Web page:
knowledge (> 70%) about the characteristics of radiographic images of bony lesions of the jaw. Students had almost equal knowledge about the diagnosis and interpretation of the different jaw lesions, such as cysts and benign and malignant tumors (no statistical differences), which represents adequate training to students in various aspects. Despite numerous studies examining the knowledge, attitude, and practice of physicians, dentists, and dental students about oral cancer, there are few studies that have been conducted in the same way as the present study. In assessing the capability of graduating dental students to interpret panoramic radiography Razmus et al. (1993), concluded that it was important to the detection of lesions and anatomical landmarks, and to the ability to express differential diagnosis for lesions. They showed that factors significantly affecting student performance were the number of lecture hours provided, whether or not students took panoramic radiographs of patients, and the method of student selection as participants.(7) Taheri et al. (2010) assessed knowledge, attitude, and practice of students in Tehran, Iran, in the differential diagnosis of malignant lesions of the jaw from a radiographic aspect. The average scores recorded in this study were less than half the total.(6) Kamburoğlu et al.(2011) evaluated students’ knowledge and attitudes regarding cone beam computed tomography (CBCT).(8) A self-administeredm questionnaire consisting of 11 questions was designed and administered to students at two universities in Turkey. Statistical results showed that only 63.3% of students had heard of CBCT. No differences were found between the responses of male and female participants for any of the questions, a finding also reflected in the present study. However, Kamburoğlu et al. (2011) reported significant differences between the responses of undergraduate and postgraduate students for the majority of questions. This research suggests that efforts should be made to
improve dental students’ knowledge base regarding CBCT, and that the dental school curriculum should be revised. In addition, Lanning et al. (2006) indicated using specific training programs could increase awareness about radiographic interpretation by up to 72%.(9) Lanning et al. (2006) also showed that follow-up instructions and good training programs could improve knowledge about radiographic interpretation by up to 85%.(10) In this study, the average knowledge of students was 71.6% ± 10.45%, which is compatible with the results of Lanning et al. Also, Colella et al. (2008) evaluated knowledge, attitudes, and practices
regarding oral cancer among Italian dentists, and reported that dentists were aware of major risk factors for oral cancer, but that only half of those surveyed knew how to diagnose oral cancer correctly.(11)Spanish dentists’ knowledge and attitudes about oral cancer was evaluated in 2010 by López- et al. They declared that 87.1% of them needed more training.(5) The questions in the present study involved the minimum knowledge expected of senior dental students, as future general dentists, regarding radiographic appearance; difficult questions and vague images were avoided. Since no student achieved the maximum score (20), it seems there are some weaknesses in the knowledge of senior dental students, as future dentists, in the detection and differentiation of oral lesions. Accordingly, current educational programs in Oral Medicine and Oral Radiology may be unable to meet expectations in the field of oral lesions.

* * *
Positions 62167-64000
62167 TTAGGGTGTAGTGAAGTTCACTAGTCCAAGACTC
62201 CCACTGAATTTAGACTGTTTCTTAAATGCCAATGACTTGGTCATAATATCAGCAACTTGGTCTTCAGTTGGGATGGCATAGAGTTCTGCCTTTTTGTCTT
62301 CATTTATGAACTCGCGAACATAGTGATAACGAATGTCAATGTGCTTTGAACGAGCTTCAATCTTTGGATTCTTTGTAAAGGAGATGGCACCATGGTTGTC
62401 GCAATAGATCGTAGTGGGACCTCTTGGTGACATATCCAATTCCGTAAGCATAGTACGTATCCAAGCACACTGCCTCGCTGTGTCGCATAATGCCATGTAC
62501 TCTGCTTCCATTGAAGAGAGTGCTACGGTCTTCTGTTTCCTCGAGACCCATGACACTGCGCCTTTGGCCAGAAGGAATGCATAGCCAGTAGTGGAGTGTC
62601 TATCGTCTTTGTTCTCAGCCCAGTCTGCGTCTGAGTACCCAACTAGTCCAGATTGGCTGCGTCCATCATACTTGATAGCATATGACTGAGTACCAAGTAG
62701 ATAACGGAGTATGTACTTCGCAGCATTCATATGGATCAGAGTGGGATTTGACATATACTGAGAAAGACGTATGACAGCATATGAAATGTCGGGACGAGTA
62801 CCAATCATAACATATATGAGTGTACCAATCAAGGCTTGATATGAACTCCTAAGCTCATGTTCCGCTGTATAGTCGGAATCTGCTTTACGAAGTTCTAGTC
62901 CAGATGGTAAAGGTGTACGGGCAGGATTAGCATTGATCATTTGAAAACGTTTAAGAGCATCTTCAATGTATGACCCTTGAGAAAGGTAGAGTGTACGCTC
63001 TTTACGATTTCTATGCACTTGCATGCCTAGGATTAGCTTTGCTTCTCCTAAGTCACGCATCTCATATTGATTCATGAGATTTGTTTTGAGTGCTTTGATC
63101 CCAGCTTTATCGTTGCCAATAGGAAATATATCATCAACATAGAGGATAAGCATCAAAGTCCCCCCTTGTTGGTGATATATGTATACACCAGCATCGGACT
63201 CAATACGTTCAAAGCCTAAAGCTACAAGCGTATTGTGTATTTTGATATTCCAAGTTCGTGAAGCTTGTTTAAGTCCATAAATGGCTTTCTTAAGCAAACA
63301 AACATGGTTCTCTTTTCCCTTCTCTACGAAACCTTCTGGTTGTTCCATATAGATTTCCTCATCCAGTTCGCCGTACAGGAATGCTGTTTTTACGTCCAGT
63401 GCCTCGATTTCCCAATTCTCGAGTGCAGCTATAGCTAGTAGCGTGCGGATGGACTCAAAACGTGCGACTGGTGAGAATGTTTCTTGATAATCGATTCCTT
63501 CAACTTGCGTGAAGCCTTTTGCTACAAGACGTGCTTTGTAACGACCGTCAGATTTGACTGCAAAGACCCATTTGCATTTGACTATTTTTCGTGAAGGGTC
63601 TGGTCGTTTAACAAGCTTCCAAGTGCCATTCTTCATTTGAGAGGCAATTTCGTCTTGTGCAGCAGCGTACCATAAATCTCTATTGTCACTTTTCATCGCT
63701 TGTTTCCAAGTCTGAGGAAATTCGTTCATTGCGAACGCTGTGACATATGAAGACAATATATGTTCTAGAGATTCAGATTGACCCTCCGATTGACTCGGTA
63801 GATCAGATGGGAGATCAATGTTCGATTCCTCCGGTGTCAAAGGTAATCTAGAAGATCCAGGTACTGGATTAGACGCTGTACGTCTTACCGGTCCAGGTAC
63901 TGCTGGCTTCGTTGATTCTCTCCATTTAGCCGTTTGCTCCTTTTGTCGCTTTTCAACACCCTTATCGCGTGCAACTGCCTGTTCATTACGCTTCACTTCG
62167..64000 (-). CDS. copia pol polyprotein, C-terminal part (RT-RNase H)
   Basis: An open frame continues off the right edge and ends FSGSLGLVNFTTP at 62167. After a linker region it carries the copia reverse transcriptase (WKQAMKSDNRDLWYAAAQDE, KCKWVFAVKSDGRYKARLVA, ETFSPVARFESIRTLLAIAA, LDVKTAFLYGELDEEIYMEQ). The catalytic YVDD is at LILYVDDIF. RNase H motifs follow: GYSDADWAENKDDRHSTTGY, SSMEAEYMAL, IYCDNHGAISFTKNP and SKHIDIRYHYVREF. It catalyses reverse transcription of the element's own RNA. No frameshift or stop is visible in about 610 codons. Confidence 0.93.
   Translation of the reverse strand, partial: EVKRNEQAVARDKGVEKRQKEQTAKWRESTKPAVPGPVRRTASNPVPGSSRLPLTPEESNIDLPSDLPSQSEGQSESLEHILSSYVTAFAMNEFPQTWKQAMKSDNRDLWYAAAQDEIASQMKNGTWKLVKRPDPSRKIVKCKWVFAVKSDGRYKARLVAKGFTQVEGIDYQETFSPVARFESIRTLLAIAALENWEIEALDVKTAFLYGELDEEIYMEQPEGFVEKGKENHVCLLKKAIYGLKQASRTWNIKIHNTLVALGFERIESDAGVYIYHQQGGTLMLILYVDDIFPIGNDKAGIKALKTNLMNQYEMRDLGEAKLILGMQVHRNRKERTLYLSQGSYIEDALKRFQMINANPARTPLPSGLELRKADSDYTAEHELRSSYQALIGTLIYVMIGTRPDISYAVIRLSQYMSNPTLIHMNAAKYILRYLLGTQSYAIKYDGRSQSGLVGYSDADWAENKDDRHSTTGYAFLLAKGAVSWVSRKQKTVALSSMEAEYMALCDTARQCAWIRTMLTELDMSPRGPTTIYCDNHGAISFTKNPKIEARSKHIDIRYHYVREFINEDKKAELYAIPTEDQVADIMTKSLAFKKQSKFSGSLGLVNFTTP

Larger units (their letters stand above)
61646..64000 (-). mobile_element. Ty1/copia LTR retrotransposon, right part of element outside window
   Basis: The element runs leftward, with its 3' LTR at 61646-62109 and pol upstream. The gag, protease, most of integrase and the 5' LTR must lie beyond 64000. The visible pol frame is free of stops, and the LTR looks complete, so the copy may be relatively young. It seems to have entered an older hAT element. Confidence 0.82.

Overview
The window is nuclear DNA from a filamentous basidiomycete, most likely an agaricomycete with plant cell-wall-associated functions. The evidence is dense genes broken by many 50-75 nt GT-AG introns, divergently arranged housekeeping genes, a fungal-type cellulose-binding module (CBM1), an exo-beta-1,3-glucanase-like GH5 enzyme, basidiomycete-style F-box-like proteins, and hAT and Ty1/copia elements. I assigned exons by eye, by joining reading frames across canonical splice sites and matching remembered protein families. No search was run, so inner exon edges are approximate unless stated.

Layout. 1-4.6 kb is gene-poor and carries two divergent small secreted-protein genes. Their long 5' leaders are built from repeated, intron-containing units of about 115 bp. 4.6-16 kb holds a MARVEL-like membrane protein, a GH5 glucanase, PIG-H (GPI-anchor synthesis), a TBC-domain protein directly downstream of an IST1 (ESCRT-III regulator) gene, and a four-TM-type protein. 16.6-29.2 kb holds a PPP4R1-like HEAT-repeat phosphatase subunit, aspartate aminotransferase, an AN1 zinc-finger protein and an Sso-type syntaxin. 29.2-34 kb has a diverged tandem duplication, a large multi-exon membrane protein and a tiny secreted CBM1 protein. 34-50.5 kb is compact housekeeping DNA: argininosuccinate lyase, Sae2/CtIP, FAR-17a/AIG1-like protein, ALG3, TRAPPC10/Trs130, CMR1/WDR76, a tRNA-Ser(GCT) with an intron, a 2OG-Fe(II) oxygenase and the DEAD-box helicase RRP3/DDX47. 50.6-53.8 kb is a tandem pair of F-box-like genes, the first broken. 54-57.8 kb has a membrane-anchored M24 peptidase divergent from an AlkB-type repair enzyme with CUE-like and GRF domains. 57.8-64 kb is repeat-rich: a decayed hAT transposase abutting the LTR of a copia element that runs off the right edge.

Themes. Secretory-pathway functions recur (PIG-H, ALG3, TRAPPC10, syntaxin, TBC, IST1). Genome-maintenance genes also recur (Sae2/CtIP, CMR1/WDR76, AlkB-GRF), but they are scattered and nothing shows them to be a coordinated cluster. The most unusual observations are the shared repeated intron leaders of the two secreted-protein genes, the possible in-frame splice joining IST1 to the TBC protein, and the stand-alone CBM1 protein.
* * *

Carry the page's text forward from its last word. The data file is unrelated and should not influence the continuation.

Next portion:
To improve the current situation, there is a need for revision of the training curriculum, more practical courses, and continuing education after graduation in the field of oral lesions. To increase the efficiency of the training courses, similar studies should be undertaken to evaluate knowledge, attitudes, and practices regarding.

Conclusion

In this study, participating students demonstrated an acceptable level of knowledge regarding the interpretation of radiographic images of oral lesions (developmental, cyst, benign or malignant). However, further education is required inthis field.

Acknowledgement

This study is completed in cooperation with the Department of Oral Medicine and maxillofacial radiology of Qazvin University of Medical Sciences, Qazvin, Iran.
The authors would like to thank Prof. Marc Tennant of the University of Western Australia for assistance and advice with this project. Conflict of interest: There is no conflict of interest.

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Figure 1. Question 2, panoramic view of a odontogenic cyst in mandible

Figure 2. Question 3, Occlusal and periapical view of a malignant tumor in the mandible

Figure 3. Question 4, panoramic view of a benign destructive lesion in posterior right part of mandibular

Table 1. Knowledge of students about each question separately

Question

N

Mean

SD

SE

CI 95 %

Min

Max

Lower

Upper

Q1

36

3.53

1.11

0.08

3.15

3.9

1.0

5.0

Q2

36

3.78

0.57

0.09

3.59

3.98

2.25

5.0

Q3

36

3.31

0.92

0.15

2.99

3.63

1.0

5.0

Q4

36

3.69

0.64

0.17

3.48

3.91

2.0

5.0

Q: Question
SD: standard deviation

Table 2. Knowledge of students about each question in different gender

Question

Gender

Mean

SD

SE

P value

Question1

Male

4.0

0.91

0.23

0.24

Female

3.54

1.15

0.31

Question2

Male

3.9

0.47

0.12

0.74

Female

3.84

0.49

0.13

Question3

Male

3.33

1.05

0.27

0.66

Female

3.50

0.96

0.26

Question4

Male

3.73

0.65

0.17

0.95

Female

3.75

0.73

0.50

SUM

F/M

14.63

2.05

0.55

0.65

Type of Study: Original article | Subject: Radiology
Received: 2016/09/21 | Accepted: 2016/09/21 | Published: 2016/09/21